These are not really manoeuvres but do sound quite effective.
The Romans learned to use bees in the wars they waged. They were less deceptive in this than the Heptakometes, however, and instead of employing the subterfuge of poisoned honey they simply sent beehives catapulting into the ranks or fortifications of their enemies. The unleashed fury of the bees, enraged when their hives were smashed, is credited with being the decisive stroke of more than one battle.
In the eleventh century, Emperor Henry I's troops, commanded by General Immo, defended their fortifications by launching a barrage of beehives at the siege forces of Duke Geiselbert of Lorraine and sent them scurrying.
King Richard is recorded as having used hives of bees as catapult-launched bombs against the Saracens during the Third Crusade in the twelfth century.
In 1289 in Gussing, Hungary, an Austrian invasion lead by Duke Albert was repulsed with a fusillade of hot water, fire and bees thrown from the battlements of the city.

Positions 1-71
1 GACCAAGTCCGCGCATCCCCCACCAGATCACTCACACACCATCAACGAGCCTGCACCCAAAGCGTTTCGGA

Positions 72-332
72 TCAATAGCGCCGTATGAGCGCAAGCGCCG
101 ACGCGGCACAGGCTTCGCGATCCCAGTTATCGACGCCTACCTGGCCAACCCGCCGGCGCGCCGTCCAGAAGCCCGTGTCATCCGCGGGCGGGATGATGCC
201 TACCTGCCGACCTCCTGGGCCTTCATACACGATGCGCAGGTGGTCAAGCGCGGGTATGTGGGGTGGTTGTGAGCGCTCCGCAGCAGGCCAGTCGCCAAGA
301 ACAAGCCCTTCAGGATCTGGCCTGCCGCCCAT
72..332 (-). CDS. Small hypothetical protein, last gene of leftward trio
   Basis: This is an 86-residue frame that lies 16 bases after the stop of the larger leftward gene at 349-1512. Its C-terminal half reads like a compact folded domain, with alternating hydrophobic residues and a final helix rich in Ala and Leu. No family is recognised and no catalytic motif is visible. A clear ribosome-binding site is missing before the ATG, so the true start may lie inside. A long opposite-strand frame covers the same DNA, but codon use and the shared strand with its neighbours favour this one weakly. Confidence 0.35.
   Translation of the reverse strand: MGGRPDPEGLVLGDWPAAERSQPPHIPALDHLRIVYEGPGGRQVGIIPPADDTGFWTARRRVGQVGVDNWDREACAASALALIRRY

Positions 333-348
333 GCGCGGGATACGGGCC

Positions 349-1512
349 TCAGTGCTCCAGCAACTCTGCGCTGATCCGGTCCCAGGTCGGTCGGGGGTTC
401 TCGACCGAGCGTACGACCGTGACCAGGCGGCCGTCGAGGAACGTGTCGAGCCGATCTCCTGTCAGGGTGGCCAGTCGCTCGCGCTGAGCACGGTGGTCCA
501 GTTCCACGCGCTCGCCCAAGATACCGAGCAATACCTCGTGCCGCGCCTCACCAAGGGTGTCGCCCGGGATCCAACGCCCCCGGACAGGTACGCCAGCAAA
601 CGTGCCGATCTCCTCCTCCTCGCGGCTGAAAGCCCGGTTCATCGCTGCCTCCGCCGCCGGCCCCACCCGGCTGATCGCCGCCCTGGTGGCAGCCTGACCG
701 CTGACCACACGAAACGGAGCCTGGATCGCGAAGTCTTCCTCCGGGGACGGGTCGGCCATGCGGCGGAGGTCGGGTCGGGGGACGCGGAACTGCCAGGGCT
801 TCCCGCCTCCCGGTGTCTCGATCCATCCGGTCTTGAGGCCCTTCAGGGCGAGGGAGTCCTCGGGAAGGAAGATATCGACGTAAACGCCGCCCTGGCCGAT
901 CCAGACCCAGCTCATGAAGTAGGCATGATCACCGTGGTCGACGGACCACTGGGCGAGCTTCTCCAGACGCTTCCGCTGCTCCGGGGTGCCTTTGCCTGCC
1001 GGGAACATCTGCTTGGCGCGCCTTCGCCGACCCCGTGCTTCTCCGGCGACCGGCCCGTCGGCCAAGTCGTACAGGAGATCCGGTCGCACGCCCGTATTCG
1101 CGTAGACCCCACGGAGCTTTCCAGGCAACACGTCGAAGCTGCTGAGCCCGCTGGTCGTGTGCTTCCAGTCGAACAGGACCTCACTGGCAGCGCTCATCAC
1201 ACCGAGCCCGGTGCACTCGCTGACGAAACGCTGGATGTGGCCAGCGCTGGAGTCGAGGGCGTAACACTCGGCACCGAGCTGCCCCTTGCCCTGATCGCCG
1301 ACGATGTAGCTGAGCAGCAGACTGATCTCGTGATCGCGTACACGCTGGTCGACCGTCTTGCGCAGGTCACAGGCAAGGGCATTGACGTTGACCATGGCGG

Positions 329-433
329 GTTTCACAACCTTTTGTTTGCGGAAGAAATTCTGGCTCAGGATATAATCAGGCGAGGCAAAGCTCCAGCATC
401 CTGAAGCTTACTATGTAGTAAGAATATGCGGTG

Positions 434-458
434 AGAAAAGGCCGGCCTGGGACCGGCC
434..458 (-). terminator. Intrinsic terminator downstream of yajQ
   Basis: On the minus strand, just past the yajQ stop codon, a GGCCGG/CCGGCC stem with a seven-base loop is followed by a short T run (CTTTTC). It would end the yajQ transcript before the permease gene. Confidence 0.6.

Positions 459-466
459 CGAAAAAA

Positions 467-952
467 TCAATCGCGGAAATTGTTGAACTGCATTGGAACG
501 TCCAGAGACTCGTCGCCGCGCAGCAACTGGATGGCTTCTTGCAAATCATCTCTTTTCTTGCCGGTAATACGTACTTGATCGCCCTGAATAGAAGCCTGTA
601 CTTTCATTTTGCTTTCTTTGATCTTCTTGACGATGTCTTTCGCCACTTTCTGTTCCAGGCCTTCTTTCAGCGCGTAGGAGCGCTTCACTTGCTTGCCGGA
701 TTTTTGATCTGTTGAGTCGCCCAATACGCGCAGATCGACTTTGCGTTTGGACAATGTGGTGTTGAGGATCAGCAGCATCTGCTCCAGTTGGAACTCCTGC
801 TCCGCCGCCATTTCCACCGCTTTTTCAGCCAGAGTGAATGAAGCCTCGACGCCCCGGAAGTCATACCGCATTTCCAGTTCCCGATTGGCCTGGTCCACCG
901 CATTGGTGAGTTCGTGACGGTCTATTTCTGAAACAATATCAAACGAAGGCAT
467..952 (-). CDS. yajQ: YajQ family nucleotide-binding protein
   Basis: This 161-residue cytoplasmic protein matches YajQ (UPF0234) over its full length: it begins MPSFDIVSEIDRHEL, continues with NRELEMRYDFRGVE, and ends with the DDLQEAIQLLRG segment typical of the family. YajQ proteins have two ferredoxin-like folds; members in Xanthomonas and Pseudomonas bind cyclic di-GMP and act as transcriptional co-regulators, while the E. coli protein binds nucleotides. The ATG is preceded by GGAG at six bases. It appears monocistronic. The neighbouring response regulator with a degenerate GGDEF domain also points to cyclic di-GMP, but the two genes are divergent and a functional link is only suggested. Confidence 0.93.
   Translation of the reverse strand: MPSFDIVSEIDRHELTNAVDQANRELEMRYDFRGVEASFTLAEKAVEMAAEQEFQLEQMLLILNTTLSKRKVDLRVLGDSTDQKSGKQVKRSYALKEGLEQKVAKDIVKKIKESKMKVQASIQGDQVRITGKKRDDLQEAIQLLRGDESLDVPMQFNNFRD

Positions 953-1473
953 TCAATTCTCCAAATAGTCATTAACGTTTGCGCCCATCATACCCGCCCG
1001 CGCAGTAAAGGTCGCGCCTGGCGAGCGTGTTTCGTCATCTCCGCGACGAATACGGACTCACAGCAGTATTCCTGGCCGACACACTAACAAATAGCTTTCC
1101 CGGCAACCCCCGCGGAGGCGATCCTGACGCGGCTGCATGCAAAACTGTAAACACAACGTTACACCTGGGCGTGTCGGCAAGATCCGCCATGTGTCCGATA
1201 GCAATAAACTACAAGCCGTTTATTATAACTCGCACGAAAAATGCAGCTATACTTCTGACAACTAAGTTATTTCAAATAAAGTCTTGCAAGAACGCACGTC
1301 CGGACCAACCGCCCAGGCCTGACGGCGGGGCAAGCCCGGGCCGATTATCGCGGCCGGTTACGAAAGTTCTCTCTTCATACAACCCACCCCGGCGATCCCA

In 1513 under the reign of Emmanuel the Fortunate, King of Portugal, a General Baruiga was turned from Tauris in Xantiane by the Moors-- who threw hives down on his troops from the citadel's walls.
In the 18th century battle of Alba Graexa, the Turks, who had succeeded in breaching a wall of the city, found to their dismay that the inhabitants had piled beehives there as a barricade and were thus prevented from entering the city.
Bees have even been used in naval battle: in the Mediterranean Sea the crew of a small corsair vessel, only about fifty men, boarded and captured a much larger galley manned by 500 soldiers-- after the pirates cast beehives from the masts of their ship down onto the crew of the galley, who had intended to apprehend them.
From War and Bees: Military Applications of Apiculture.
(dead link replaced)